NEW DELHI: Revenues from the Goods and Services Tax could cross Rs 1 lakh crore a month towards the end of next fiscal once anti-evasion measures like matching of tax data and e-way bill are put in place, finance ministry officials said on Tuesday.
Once the GST return filing process stabilises completely, the Directorate General of Analytics and Risk Management (DGARM) will be put to action for 360 degree profiling and matching the database of people filing GST with Income Tax returns filed, they said.
The government of India has budgeted about Rs 7.44 lakh crore from GST in the 2018-19 fiscal beginning April 1. The estimated collection for 8 months (July-February) of the current fiscal is Rs 4.44 lakh crore. The March collection will take place in April, the start of new financial year, 2018-19.
Officials said the revenue estimates for next fiscal are conservative and could go up depending on enforcement actions taken by the government.
Collections under the GST, implemented from July 1 last year, were over Rs 95,000 crore for the first month, while in August the figure was just over Rs 91,000 crore. In September, it was over Rs 92,150 crore, October (Rs 83,000 crore), November (Rs 80,808 crore) and December (Rs 86,703 crore).
As of December 2017, 98 lakh businesses were registered under the GST regime.
“We will soon start matching of the turnover shown in GST returns with the income returns filed with the I-T department. It could begin by second half of next financial year,” a senior finance ministry official said.
“Once these measures are put in place, there is no reason why GST revenues would not average Rs 1 lakh crore every month,” he added.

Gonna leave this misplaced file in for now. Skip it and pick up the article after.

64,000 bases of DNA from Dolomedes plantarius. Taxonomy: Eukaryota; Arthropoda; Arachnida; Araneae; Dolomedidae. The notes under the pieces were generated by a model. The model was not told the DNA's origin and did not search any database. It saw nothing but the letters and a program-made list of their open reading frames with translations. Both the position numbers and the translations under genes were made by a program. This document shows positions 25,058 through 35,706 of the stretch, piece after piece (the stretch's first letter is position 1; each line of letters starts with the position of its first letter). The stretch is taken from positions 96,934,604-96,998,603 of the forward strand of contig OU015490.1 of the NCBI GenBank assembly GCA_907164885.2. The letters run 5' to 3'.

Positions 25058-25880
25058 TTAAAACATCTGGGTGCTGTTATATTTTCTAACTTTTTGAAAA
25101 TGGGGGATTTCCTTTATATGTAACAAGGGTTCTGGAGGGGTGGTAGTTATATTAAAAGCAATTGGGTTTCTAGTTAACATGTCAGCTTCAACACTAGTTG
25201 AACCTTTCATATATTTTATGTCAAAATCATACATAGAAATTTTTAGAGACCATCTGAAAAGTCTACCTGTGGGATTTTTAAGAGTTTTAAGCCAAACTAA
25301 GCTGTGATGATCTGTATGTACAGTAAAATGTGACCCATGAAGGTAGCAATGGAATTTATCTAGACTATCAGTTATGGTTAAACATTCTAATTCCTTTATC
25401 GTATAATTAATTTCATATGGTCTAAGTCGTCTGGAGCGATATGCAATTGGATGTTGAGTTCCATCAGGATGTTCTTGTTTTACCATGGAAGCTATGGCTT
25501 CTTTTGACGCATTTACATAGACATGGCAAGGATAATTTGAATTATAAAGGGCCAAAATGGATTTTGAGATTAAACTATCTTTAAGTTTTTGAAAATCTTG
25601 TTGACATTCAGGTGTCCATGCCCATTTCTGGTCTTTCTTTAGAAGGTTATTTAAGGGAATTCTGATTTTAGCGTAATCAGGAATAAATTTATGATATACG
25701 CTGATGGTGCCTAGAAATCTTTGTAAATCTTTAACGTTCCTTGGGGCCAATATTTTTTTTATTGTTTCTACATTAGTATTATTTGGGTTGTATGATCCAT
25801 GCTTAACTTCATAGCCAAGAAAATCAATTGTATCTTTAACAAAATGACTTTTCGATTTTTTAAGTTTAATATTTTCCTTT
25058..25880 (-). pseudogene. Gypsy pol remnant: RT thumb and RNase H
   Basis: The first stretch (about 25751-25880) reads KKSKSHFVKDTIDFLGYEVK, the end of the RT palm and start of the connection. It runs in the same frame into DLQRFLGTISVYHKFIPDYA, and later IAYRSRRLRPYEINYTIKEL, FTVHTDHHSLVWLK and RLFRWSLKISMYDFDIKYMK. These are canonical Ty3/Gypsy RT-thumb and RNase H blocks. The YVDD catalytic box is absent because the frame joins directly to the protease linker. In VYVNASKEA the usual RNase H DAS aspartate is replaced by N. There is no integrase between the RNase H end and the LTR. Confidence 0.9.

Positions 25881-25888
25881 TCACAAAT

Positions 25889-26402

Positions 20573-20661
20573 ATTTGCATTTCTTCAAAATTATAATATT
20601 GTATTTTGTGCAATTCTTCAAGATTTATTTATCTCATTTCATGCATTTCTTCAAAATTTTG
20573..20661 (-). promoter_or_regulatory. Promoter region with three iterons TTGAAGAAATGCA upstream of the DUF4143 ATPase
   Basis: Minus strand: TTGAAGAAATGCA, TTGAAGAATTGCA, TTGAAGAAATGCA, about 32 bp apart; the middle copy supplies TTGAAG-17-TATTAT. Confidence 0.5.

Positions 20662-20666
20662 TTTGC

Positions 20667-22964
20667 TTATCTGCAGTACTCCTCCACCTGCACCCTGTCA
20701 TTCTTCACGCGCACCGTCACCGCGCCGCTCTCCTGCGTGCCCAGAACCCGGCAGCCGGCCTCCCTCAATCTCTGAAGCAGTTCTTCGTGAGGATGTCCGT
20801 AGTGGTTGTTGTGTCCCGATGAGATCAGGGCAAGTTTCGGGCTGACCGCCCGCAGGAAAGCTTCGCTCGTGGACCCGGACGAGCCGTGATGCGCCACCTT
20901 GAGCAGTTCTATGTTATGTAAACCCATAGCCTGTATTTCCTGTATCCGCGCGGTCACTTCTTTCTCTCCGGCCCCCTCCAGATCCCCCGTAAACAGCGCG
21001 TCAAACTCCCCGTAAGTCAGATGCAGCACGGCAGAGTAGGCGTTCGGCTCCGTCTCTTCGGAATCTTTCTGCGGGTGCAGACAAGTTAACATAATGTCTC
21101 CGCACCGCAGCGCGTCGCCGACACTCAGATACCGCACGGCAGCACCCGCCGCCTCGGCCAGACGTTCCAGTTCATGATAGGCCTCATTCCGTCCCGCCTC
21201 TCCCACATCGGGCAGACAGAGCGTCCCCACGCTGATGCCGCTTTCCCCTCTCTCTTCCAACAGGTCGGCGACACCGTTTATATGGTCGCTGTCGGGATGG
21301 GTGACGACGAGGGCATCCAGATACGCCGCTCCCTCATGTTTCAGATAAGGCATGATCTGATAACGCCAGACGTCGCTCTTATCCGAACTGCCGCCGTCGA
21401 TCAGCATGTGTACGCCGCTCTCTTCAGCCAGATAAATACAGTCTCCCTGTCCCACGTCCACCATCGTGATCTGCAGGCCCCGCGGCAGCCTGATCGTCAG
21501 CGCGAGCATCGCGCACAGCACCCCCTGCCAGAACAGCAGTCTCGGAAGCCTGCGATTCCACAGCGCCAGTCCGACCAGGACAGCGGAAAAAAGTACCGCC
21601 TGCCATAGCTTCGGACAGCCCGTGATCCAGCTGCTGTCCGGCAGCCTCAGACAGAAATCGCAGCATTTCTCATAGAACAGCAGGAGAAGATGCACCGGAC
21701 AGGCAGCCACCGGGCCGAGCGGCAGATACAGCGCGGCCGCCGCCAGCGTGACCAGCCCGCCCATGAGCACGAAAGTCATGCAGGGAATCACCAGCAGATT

Another official said that the focus of the department will also be on plugging the gaps in the gold and jewellery industry.
“Gold imports have been rising every month despite a 10 per cent customs duty. But where is this imported gold channelled to? With GST in place, the revenue authorities now have the power to seek details about end supplies,” the official said.
Import of gold attracts a 10 per cent basic customs duty. On top of that, a 12.5 per cent countervailing duty (CVD) was levied prior to GST. Since GST subsumed CVD, the GST rate on gold at 3 per cent has to be paid at the time of imports in the form of Integrated GST with effect from July 1.
India is the world’s second biggest gold consumer after China. The import mainly takes care of the demand of the jewellery industry.
The official said that once the system stabilises, the intelligence agencies within the revenue department could better monitor end usage of the imported gold.
“DGARM would be utilised to provide intelligence inputs and do big data analytics for taxmen for better policy formulation and taking action against tax evaders,” he said.
Set up under the Central Board of Excise and Customs (CBEC), DGARM will use internal and external sources for detailed data mining and risk management.
As per data on GST returns filed by companies opting for composition scheme, as many as 5 lakh firms reported such a turnover which works out to annual sales of Rs 5 lakh only.
Out of 10 lakh businesses that opted for the composition scheme during the July-September period, about 7 lakh have filed GST returns for the quarter.
Businesses with a turnover of up to Rs 20 lakh are exempt from the GST regime.
The official further said that currently, there is little tracking of goods movement from one state to another and the e-way bill would act as a tool to check tax evasion as then movement of stock and its end use would be monitored.
E-way or electronic way bill is for the movement of goods and can be generated on the GSTN (common portal). Movement of goods of more than Rs 50,000 in value cannot be made by a registered person without an e-way bill.